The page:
Acknowledge Social Influences
Have you ever stopped to think why you want what you want? Mimetic desire shapes our desires based on what we see others valuing. But ultimately, it is essential to discern what you desire based on your wants and needs.
It's like having a light bulb moment where you recognize that our surroundings and society play a part in what draws us to someone. So the next time you feel a particular pull toward someone, remember it might be society's influence over you. And there's power in understanding that.
Each of us has our own unique desires. Sometimes, these align with societal norms; other times, they don't. But here's the thing: No matter where your attractions lie, they're genuine and valid. After all, it's our differences that make us beautifully human.
Examine Your Desires
It's often tempting to simply mirror the desires of those around us to fit in. But here's a thought: Before you dive in, pause and reflect. Ask yourself, "Is this genuinely my desire, or am I riding the wave of someone else's aspirations for me?"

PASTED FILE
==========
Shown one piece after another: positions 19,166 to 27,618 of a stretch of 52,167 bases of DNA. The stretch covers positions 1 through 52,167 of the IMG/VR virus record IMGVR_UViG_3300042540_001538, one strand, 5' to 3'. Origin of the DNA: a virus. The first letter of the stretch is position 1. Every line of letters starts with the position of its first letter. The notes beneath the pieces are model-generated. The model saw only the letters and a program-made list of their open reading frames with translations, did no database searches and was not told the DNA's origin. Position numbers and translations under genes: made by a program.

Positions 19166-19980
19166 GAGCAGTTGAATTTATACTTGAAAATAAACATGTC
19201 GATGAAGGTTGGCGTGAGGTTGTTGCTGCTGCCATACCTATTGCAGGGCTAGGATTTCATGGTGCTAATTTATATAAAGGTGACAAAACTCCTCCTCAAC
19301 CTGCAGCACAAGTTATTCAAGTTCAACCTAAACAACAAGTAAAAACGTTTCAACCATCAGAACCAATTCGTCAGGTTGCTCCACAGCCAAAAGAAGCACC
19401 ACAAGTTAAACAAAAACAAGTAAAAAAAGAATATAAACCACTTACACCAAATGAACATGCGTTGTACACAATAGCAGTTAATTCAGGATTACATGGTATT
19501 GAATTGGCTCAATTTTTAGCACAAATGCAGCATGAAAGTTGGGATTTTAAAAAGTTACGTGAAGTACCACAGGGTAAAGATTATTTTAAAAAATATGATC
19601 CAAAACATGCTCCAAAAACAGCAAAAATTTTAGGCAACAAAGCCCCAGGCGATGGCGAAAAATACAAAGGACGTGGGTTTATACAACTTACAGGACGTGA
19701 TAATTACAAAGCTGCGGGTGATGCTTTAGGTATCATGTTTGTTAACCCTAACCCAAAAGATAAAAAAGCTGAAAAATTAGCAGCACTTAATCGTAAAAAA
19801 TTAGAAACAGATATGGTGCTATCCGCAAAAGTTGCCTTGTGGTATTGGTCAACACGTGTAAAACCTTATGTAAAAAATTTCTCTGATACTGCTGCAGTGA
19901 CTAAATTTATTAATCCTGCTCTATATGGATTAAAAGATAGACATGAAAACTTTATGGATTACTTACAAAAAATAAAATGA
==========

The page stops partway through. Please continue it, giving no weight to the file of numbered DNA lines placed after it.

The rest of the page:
Finding authentic connections for ourselves can make our journey richer and more meaningful. Remember, it's okay to dance to your own rhythm, even when the world is swaying to a different beat.
When we dive into open and honest conversations with others about what we long for, it can be healing for those creeping feelings of not feeling that we belong, envy, or not being 'enough.' Plus, it's a beautiful way to truly experience intimacy when we share our true desires and needs with a trustworthy person.
It's tempting to glance at someone's life and wonder if ours pales in comparison. But when we do this too much, it is easy to lose sight of our own authentic path. Remember, your story is uniquely yours, with its own unique story. Embrace your own path by honoring it.